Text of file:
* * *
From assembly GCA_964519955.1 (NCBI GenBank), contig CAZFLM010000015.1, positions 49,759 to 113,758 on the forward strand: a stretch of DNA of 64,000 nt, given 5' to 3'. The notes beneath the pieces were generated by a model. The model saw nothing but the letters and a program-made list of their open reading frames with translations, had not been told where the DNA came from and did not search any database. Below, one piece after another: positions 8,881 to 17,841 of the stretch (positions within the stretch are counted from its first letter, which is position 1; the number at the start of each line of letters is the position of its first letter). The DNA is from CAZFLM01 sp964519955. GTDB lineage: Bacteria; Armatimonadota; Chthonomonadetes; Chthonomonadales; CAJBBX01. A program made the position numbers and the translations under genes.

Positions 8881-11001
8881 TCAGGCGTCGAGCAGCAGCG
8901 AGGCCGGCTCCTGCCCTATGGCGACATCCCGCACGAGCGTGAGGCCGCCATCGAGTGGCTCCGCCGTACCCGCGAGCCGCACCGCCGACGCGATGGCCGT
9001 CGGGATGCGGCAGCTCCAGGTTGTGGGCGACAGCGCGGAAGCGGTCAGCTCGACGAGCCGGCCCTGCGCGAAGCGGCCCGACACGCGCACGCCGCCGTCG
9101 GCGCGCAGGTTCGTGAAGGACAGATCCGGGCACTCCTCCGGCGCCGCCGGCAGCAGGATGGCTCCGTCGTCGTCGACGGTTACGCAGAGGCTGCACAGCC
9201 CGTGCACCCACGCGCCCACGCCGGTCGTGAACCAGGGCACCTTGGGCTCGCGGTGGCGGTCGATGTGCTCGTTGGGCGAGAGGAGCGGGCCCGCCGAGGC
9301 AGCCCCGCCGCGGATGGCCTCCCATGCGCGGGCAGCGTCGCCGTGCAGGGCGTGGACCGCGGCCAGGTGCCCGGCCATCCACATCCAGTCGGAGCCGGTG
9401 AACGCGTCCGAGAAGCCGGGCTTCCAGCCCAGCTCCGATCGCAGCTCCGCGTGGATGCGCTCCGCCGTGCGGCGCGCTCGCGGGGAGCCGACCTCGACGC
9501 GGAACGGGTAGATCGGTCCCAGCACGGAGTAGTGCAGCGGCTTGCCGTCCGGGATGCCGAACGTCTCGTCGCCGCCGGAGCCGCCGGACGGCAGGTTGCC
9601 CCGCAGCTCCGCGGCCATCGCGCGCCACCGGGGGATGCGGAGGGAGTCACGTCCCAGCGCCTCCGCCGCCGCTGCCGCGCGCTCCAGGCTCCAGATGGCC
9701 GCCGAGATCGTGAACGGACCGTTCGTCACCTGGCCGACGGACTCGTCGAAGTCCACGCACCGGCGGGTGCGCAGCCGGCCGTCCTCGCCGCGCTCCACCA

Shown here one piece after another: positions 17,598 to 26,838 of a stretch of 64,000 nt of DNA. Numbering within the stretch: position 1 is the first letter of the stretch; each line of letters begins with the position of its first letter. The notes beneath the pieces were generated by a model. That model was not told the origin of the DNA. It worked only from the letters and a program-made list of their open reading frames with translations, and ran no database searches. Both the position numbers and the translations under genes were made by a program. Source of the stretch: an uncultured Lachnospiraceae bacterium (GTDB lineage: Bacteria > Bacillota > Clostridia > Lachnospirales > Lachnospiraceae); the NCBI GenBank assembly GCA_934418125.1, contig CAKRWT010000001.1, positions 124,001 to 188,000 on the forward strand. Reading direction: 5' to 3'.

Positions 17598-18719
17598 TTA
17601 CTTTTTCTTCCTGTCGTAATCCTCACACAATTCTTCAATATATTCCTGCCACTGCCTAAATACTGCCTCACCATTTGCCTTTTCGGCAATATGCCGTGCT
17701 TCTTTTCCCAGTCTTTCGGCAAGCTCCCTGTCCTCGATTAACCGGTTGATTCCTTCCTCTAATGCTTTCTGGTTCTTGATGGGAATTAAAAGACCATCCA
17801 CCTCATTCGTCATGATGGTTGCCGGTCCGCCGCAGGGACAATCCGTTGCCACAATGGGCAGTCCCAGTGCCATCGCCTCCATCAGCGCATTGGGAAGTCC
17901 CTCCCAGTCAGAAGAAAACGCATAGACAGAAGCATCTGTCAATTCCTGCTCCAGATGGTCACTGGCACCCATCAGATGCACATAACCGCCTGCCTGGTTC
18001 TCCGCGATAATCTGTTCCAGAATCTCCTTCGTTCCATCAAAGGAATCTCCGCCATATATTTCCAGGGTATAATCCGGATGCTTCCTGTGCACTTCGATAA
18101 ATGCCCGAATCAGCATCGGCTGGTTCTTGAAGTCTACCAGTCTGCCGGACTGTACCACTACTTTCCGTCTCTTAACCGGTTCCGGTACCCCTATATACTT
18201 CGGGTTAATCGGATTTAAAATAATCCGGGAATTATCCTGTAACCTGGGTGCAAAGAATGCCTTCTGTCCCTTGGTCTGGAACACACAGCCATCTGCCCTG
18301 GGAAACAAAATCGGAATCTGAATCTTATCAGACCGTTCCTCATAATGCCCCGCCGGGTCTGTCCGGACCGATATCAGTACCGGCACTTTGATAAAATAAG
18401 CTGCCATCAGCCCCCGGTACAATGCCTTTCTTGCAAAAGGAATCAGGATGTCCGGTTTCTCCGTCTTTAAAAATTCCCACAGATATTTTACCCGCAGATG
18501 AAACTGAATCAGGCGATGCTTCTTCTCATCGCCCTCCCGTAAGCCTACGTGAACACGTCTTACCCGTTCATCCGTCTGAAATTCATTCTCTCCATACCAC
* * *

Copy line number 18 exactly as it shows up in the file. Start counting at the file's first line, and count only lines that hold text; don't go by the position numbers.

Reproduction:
17801 CCTCATTCGTCATGATGGTTGCCGGTCCGCCGCAGGGACAATCCGTTGCCACAATGGGCAGTCCCAGTGCCATCGCCTCCATCAGCGCATTGGGAAGTCC